A Parent’s Perfectionism And A Hard Lesson Learned

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A Parent’s Perfectionism And A Hard Lesson Learned

Early on in The Strategic Coach® Program, we introduce a concept called The Gap, a state of mind highly common among ambitious entrepreneurs — and one that can cause a great deal of harm.
Quite simply, The Gap is the space between where we are currently in any given situation and where we want to be — our ideal. As we move toward our goal, we mentally measure our progress, and here’s where it gets tricky.
Most of us measure forward, looking ahead at the ideal goal and seeing that we’re always falling short. Any tendency toward perfectionism makes it even worse. At Coach, we learn to measure backward from where we are now to where we first started.
Measuring backward, we can immediately see the progress we’ve made. The feeling of accomplishment, even in small steps, keeps us moving forward with confidence rather than falling into The Gap and its accompanying feeling of failure. Measuring backward is how goals are reached and fulfilled! It sounds so logical and so simple. Why don’t we measure backward all the time instead of choosing the perfectionist’s route to our ideal outcome?
Once we truly understand how easy it is to put ourselves — and those around us — into The Gap, and how great life outside The Gap can be, there’s no measuring forward again — as Chad Johnson shares in his honest and deeply humbling story.
A quick, and heartbreaking, trip into The Gap.
Chad Johnson is a remarkable entrepreneur in The Strategic Coach Program as well as one of our exceptional associate coaches. He is also a devoted husband and father of 11 children. It is from his family life that he shares an unforgettable story about how quickly The Gap can propel us into thinking we’ve failed. This experience provided him with a powerful life lesson that will resonate with many.
As a Strategic Coach client and coach, Chad is well aware of The Gap and its pitfalls. Yet, one day he found himself heaping all the negativity of The Gap on his children in one unthinking moment.
Chad explains, “In reality, we fall in and out of The Gap all the time, depending on how we measure our progress — and we put others around us in The Gap, too, which is an unforgivable thing. In the story I’m going to share, I, sadly, had no awareness that I was actually doing this to my children. Their faces told me that I was.”
Smooth sailing on a family project until perfectionism showed up.
Chad and his family live on a farm in north central Oregon. On the property, there was a 6,000 square foot barn, where they had remodeled the upper level into a great family space with a gym, an office, and a library. Down below on the main level, it was a true barn, with a tractor, other farm equipment and implements, and a lot more “stuff.”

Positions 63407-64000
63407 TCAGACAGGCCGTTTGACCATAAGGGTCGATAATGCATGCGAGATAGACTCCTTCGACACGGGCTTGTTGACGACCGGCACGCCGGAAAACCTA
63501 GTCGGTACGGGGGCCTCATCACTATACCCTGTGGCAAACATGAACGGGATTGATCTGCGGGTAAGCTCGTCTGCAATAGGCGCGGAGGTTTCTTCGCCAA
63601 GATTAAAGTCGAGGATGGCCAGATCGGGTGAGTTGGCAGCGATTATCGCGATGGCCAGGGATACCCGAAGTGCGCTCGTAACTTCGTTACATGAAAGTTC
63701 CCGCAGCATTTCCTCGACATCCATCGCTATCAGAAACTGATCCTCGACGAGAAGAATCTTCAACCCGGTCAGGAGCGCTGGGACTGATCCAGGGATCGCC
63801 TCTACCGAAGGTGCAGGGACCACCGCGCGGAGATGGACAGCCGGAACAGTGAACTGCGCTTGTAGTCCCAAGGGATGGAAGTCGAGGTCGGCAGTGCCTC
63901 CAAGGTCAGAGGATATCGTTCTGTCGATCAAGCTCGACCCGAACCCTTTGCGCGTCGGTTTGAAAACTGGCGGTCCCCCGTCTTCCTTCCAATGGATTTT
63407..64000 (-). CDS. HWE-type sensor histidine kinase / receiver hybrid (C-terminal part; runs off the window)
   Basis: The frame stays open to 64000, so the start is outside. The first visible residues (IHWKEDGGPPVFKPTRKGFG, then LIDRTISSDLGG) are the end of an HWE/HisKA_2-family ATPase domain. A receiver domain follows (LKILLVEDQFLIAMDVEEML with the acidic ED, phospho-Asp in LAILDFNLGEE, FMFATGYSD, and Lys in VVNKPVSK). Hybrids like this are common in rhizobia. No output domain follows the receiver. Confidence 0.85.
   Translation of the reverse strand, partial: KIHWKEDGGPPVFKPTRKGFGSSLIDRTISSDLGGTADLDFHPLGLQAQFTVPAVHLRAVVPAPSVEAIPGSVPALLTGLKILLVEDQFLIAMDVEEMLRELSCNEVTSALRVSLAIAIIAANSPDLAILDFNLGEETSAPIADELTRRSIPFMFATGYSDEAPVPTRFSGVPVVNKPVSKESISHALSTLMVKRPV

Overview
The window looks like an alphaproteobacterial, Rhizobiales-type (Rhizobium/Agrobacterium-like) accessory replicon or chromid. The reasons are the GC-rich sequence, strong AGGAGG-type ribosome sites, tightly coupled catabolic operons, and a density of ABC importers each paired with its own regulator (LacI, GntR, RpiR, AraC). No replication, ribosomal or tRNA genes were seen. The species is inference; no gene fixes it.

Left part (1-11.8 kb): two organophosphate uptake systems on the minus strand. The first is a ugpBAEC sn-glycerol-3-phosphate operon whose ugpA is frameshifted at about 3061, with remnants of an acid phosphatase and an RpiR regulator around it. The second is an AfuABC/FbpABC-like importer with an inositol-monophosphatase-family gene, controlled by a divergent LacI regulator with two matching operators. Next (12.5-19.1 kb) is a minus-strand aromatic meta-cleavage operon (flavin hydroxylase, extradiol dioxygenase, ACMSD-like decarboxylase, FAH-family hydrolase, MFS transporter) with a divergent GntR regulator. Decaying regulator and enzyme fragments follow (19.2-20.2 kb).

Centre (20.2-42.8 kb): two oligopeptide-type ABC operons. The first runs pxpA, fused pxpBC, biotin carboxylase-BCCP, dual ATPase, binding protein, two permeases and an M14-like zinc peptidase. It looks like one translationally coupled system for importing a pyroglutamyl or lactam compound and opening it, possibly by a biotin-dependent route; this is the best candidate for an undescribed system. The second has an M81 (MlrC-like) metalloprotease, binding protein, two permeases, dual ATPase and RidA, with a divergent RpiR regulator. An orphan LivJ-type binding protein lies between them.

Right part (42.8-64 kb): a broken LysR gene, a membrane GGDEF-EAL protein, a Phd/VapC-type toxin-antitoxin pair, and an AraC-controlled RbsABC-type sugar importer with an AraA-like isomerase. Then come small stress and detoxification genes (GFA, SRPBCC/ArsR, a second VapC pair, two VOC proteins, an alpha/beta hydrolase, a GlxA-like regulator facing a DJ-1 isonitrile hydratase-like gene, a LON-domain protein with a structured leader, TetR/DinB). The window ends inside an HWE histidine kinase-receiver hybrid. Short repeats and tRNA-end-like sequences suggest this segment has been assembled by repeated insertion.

As Chad tells it, “One Saturday, I said to the kids, ‘We’re going to do an ‘80/20’ on the barn today.’”
“An 80/20 meant that we were going to go in there and make a great improvement,” Chad explains. ”We’d put the bikes away, organize everything, sweep out the mangers, and so on — but not to the point of 100 percent perfection. I know that aiming for 100 percent can easily lead to falling into The Gap.”
Divide and conquer was the strategy.
Chad and the kids broke up into two teams, an upstairs team and a downstairs team, having discovered over the years that divide and conquer works well for getting things done in a large family.
“We turned on the music, set a timer for two hours, and decided we were going to bang this out before lunch. When the timer went off two hours later, I headed down the stairs with my upstairs team and saw my downstairs team looking up at me. I’m not sure exactly what was going through their minds, but I’m sure they were excited to show me what they had accomplished.”
As Chad reached the bottom of the stairs, something caught his eye. It was a small section where they stored the odd pieces of wood that didn’t fit along the wall where all the other lumber was kept. To Chad’s eyes, it looked like these scraps of wood had just been pitched into this four- by six-foot space.
The one thing.
Chad continues, “I called them over and, without even thinking, started to pick on the one thing, the one thing out of 3,000 square feet — the one little spot that wasn’t perfect. I started to berate them about not caring, not being able to do quality work, about just chucking stuff into that space.
“Immediately, I saw them go from being so proud to show me the work they’d done to something I wasn’t expecting. They had been so pumped, thinking that I was going to love what they’d accomplished, but in the space of a minute, I took them to a place of utter failure. I deflated them completely.
“It was crazy because they’d done far more than I’d asked. They’d far surpassed the 80/20 we try to aim for. Everything had looked beautiful in the barn except for that one thing. And to see myself suck the life out of them was a moment I’ll never forget.”
Chad’s children turned and walked toward the house. That’s when it really hit him. He wondered what he had been thinking. His aim was always to build his children up, but he realized that in that moment, he had just destroyed them.